Time is evoked in music in countless ways. In the first article in this series, we explored some of the long-term themes in Brian Eno’s work and traced that influence to his involvement with the 10,000-Year Clock. Through generative music — a compositional technique that uses a small set of rules to generate many unique outcomes — Eno created expansive compositions theoretically capable of lasting over extremely long periods of time. This is precisely the logic behind the 10,000-Year Clock’s Chime Generator.
Questions arise, however, when the extreme potential duration of combinatorially-generated music is taken as a challenge. How does one actually perform a piece that is 1,000 years long? Let’s explore two attempts to answer this question.
John Cage and As Slow As Possible
John Cage’s name will likely remain one of the most enduring among 20th century composers. He pioneered avant garde expeditions that pushed the boundaries of what could be considered composition. His experiments began after studying under another of the 20th century’s masters, the Austrian Arnold Schoenberg, himself a pioneer. One of Schoenberg’s major contributions to modern music was a style of composition he began to develop in the first decade of the 01900s. Though he rejected the term, it came to be known as atonality — lacking a tonal center, or key. Rejecting the key did away with the central organizing structure around which the vast majority of music was traditionally written. Tonal music was organized around a hierarchy of tones, with the key tone at the top. Atonality gave the composer the opportunity to throw out hierarchy and focus on any and all tones as he or she chose.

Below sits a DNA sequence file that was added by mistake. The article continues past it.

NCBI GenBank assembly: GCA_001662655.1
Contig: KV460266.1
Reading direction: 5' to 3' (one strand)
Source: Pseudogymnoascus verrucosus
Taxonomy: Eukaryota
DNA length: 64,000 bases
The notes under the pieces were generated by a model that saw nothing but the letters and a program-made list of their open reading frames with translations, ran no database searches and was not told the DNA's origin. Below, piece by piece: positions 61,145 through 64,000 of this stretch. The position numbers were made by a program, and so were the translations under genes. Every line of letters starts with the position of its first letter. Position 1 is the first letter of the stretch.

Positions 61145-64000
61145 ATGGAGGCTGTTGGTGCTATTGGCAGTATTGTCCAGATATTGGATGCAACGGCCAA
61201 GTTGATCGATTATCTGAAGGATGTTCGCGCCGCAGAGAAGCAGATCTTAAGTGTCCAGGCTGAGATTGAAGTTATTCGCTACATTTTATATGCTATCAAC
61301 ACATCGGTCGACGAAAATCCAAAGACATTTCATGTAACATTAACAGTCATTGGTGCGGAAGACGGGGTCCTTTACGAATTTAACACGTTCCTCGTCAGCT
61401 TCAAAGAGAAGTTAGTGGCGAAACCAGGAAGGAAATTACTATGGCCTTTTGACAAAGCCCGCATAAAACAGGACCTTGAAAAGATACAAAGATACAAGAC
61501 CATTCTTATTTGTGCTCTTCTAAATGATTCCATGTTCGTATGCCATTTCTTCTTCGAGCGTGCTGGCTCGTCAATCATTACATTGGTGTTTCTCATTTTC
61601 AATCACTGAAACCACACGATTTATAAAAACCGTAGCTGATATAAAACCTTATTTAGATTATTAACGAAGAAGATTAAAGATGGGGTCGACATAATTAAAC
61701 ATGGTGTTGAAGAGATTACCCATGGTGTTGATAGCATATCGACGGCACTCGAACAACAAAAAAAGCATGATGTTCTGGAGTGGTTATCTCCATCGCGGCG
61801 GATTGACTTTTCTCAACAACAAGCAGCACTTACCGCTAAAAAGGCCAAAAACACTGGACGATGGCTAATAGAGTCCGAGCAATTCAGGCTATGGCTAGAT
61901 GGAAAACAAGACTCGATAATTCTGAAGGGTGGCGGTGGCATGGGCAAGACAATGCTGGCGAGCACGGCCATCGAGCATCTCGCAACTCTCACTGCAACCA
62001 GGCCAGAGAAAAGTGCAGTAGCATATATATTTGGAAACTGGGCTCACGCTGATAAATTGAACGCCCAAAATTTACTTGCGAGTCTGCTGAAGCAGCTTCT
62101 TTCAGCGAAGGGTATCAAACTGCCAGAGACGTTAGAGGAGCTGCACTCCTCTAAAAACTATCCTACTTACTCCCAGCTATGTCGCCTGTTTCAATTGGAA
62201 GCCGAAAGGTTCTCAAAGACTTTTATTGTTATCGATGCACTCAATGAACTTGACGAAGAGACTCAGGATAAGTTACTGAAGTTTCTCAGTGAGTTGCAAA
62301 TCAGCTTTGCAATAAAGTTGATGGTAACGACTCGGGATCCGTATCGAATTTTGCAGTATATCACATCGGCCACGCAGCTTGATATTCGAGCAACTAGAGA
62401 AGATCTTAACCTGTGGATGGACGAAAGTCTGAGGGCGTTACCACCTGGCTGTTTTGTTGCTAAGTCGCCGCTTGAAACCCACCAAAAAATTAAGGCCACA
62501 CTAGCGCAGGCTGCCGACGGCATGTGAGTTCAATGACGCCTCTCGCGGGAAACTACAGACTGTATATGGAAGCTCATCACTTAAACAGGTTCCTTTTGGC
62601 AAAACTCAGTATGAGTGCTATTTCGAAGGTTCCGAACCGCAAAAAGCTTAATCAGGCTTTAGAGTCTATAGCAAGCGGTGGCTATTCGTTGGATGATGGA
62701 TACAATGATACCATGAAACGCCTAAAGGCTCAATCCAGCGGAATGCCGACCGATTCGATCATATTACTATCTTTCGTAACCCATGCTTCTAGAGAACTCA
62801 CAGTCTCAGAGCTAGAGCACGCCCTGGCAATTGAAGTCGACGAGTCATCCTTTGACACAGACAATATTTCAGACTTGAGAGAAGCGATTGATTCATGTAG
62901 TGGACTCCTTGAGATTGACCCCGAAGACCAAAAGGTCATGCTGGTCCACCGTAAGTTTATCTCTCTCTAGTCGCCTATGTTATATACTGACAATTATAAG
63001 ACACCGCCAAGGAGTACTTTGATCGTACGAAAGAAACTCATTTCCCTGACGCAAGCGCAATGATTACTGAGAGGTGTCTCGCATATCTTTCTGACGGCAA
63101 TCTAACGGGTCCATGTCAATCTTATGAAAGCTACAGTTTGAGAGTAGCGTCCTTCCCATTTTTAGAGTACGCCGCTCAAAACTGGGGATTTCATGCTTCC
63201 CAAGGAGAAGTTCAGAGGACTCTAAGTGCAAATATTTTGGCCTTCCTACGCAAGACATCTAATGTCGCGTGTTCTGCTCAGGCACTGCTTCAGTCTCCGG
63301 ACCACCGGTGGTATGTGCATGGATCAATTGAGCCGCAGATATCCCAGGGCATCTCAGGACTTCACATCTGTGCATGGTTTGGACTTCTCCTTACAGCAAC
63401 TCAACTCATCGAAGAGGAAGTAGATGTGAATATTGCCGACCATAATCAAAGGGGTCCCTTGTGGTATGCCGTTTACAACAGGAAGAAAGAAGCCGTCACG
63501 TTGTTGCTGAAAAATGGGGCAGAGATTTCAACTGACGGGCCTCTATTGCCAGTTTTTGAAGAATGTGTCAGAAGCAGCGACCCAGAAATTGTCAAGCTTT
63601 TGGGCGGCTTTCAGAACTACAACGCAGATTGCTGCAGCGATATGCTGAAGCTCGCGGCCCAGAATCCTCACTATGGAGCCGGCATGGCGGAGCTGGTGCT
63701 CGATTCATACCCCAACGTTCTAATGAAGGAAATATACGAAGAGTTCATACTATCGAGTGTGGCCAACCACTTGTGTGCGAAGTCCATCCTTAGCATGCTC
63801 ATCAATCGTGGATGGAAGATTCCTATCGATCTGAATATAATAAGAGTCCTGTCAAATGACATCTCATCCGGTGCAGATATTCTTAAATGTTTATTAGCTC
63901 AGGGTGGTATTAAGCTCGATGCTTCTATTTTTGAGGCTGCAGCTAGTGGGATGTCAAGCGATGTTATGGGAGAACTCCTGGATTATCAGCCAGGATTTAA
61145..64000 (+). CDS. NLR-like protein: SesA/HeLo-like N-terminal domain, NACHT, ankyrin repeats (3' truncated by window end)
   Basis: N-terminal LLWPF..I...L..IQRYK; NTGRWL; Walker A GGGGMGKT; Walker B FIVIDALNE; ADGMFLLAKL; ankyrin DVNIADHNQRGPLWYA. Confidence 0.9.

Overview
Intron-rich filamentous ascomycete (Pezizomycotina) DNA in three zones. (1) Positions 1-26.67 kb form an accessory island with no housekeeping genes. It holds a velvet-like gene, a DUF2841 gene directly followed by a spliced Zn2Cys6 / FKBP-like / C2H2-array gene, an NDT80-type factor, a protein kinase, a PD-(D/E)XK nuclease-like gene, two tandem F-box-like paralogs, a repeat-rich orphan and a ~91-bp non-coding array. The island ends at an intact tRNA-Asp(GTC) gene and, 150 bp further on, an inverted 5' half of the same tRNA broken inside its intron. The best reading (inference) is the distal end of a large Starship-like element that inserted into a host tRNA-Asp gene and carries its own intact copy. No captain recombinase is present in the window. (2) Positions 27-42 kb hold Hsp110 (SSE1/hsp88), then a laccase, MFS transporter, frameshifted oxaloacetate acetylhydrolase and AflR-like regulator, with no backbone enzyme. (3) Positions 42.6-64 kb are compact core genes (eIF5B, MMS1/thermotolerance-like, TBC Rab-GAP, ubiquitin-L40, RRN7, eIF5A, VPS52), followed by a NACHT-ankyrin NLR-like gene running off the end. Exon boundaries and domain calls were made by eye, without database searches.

As Schoenberg and others further developed atonality, some received it well and others did not. Among those who did not were the newly ascendant Nazi party, labeling it “degenerate” and “Bolshevik.” In 01933, Schoenberg emigrated to the United States, where he would soon come to teach at UCLA. One of his students during this time was John Cage, who had explored compositional techniques similar to Schoenberg’s.
A particular avenue of Schoenberg’s that Cage followed is the expansion of the composer’s palette. Cage struggled with harmony, but his work broke down traditional definitions of how to compose and what could be considered an instrument, especially beginning the latter part of the 01930s and ’40s. During that time, he began using household items and non-musical objects in his compositions, as well as writing for a piano that he modified by placing items like coins and tacks in between its hammers and strings.